In this feature interview, Michelle Ang spoke to three fathers who run their own businesses. They share their struggles and how they find time for family in the midst of their hectic schedules.

Kuah Eng Liang, Principal of Heguru Education Centre

Kuah Eng Liang interview Heguru Education Centre

Principal of Heguru Education Centre, Kuah Eng Liang was a PLE-EDB Scholar and obtained his Masters from the National University of Singapore. A certified Heguru Instructor himself, Eng Liang decided to bring the Heguru Programmes to Singapore after witnessing the effectiveness of the programme and being inspired by the Heguru founders’ passion.

Eng Liang currently oversees four Heguru Education centres [SingPost Centre (Paya Lebar), Waterway Point mall (Punggol), Our Tampines Hub, Oasis Terraces mall (Punggol) and Serangoon NEX]. Married with two sons, a 3 year old and a one year old, this father keeps a joyful outlook on life and parenting; appreciating the small pockets of time spent with his family.

A typical work day for me is…

I wake up around 6.30am, send my younger son to my parents’ place, while my wife sends my elder son to school. I usually reach office by 8.30am and knock off around 7.30pm to head home for dinner with my family. As my enrichment centres operate 7 days a week, I go to work almost every day.

I normally spend time with my children…

Each night just before they go to bed. My wife and I would try to think of different fun activities each night, such as reading storybooks with role-playing, flashing cards, and playing with mega blocks to build interesting structures with their imagination. Sometimes, we would also walk our dog with the children. Spending quality time with the children not only help enrich their mind but at the same time help take our minds off our work and de-stress!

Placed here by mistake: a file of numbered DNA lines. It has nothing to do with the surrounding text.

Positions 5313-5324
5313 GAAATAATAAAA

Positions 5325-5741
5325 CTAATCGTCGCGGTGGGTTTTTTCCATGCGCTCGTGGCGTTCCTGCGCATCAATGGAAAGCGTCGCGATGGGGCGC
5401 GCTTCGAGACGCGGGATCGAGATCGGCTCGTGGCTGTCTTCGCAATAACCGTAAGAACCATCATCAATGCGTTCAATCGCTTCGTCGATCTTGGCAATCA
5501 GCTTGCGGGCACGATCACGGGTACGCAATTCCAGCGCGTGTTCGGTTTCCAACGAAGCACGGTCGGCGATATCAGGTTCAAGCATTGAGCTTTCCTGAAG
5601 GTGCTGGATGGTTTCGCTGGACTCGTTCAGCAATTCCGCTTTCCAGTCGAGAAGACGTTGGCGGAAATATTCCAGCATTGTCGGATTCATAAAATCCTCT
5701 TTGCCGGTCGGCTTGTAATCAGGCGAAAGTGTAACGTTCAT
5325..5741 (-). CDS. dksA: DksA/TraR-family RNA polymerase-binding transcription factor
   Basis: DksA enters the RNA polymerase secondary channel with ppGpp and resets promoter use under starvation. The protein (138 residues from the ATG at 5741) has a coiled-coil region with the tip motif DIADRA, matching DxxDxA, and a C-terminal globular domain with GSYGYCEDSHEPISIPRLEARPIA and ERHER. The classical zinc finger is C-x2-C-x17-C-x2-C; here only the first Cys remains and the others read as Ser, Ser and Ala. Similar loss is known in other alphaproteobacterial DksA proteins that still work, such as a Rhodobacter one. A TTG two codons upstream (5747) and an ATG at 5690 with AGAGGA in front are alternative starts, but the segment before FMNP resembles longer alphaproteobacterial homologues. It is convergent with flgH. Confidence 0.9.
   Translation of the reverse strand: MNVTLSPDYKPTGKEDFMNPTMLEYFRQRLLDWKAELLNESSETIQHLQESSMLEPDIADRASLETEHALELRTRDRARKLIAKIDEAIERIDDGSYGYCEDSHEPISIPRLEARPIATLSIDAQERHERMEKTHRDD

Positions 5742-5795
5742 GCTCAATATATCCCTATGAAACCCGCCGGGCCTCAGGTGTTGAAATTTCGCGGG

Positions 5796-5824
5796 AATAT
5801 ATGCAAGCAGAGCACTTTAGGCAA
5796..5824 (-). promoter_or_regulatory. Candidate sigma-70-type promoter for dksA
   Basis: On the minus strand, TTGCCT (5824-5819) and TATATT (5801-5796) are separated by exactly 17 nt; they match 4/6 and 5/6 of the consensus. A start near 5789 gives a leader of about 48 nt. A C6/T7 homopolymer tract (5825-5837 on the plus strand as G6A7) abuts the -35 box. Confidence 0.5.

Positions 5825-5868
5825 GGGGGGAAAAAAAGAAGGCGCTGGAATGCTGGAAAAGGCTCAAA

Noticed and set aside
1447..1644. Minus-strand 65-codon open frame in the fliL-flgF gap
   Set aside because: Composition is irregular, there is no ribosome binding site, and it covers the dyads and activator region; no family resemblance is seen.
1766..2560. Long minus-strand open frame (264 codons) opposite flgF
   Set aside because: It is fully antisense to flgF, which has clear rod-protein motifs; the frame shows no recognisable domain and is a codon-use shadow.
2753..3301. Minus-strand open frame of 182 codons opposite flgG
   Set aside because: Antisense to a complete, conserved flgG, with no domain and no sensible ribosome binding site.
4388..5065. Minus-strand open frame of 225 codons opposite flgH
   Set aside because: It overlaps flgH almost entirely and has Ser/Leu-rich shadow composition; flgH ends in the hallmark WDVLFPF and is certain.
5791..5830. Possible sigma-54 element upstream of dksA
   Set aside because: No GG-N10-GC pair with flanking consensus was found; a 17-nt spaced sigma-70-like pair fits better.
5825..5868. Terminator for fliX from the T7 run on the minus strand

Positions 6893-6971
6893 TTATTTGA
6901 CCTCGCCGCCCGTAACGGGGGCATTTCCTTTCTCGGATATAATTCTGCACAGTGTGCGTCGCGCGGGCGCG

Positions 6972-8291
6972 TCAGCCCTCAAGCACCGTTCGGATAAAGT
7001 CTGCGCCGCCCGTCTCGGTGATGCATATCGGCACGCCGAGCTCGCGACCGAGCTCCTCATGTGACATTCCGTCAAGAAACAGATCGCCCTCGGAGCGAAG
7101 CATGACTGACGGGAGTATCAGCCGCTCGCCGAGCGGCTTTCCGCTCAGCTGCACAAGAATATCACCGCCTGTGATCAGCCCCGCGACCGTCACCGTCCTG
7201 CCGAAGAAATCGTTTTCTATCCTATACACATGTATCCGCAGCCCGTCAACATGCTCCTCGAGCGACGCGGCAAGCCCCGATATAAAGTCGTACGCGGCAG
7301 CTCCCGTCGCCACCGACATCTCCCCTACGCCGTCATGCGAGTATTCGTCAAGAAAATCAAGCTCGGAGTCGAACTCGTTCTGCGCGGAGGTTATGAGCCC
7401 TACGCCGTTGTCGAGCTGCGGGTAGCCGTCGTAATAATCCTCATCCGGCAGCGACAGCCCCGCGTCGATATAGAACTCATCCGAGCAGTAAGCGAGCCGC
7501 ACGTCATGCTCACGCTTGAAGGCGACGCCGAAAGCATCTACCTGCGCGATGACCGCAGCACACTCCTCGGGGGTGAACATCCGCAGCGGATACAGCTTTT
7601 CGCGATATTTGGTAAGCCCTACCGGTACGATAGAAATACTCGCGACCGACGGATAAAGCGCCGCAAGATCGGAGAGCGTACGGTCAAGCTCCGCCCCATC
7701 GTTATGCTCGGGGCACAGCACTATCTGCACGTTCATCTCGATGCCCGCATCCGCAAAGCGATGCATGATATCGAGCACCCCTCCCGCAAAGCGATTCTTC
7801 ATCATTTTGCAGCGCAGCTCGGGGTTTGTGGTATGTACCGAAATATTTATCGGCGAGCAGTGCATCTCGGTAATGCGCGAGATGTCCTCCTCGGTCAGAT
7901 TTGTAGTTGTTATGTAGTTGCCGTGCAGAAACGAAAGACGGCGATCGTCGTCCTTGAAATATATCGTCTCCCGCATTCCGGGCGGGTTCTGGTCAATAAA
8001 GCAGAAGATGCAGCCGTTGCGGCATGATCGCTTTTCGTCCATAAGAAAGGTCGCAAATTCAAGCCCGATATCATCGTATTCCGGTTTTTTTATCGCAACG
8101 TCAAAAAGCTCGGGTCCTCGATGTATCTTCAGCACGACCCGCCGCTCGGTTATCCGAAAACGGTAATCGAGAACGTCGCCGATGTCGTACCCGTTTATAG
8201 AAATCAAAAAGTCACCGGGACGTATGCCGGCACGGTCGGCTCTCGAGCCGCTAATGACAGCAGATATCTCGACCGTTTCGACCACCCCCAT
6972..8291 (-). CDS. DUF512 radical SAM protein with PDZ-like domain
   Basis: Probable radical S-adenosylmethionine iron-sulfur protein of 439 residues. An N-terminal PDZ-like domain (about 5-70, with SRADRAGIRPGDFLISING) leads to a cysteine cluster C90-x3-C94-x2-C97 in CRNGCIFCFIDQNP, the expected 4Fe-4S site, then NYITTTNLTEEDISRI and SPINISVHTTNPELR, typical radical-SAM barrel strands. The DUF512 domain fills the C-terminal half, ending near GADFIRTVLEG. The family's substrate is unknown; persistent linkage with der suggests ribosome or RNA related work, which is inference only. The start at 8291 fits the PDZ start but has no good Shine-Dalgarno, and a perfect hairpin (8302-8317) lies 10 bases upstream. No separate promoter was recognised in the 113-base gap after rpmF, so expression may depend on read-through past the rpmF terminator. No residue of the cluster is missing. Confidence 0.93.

➡️ Related Read: 4 Important Reasons for Flashing Cards

Of course, unlike other parents whose rest days are during weekends, I will not be able to accompany the children as much on typical Saturdays and Sundays as those are the busiest days of the week for my enrichment centres. To make up for that, I would try to find time off to bring them out for meals or to explore different children-friendly attractions of Singapore during the centre term breaks. Our favourite hangout place at the moment is the Children’s Garden at Gardens by the Bay.

My greatest struggle when I first became a dad

I embarked on the path of an entrepreneur just when my first boy was born. The greatest struggle was managing the new start-up and taking on the new role of a daddy at the same time. Fortunately, I had the full support of my wife and family which helped me to overcome this period.

My happiest moment as a dad

Every day is a joy! Seeing their expression of happiness when they run towards me and give me a big tight hug the moment I reach home. These little gestures make me forget the exhaustion from the day’s hectic schedule. Seeing them grow and develop day by day, saying random things just amazes me as well. Just the other day, my 3 year-old boy told me “It’s a nice day for doing nothing Daddy!”

My current challenge

My greatest challenge right now is to have manage 24 hours a day for everything: work, wife, children and ‘me’ time. I have to organise my time well enough to cater attention to all aspects to have a balanced life.

The biggest challenge I feel Singaporean fathers face today in bringing up a child

Lack of time! In Singapore, work is often stressful and hectic. Finding enough time to accompany children every day is really a challenge for most daddies, on top of the expectations from mummies on the shared duties of child-raising.

If I could share one piece of advice to parents out there, it would be…

Always make time and have one-to-one sessions with your wife and each child no matter how busy you are. It does not need to be an ‘organised’ event. A spur-of-the-moment ice-cream treat or even a car ride can be a good time to catch up with them.

By Michelle Ang.

Heguru Education Centre TNAP Editors Choice

This article was first published in The New Age Parents e-magazine.

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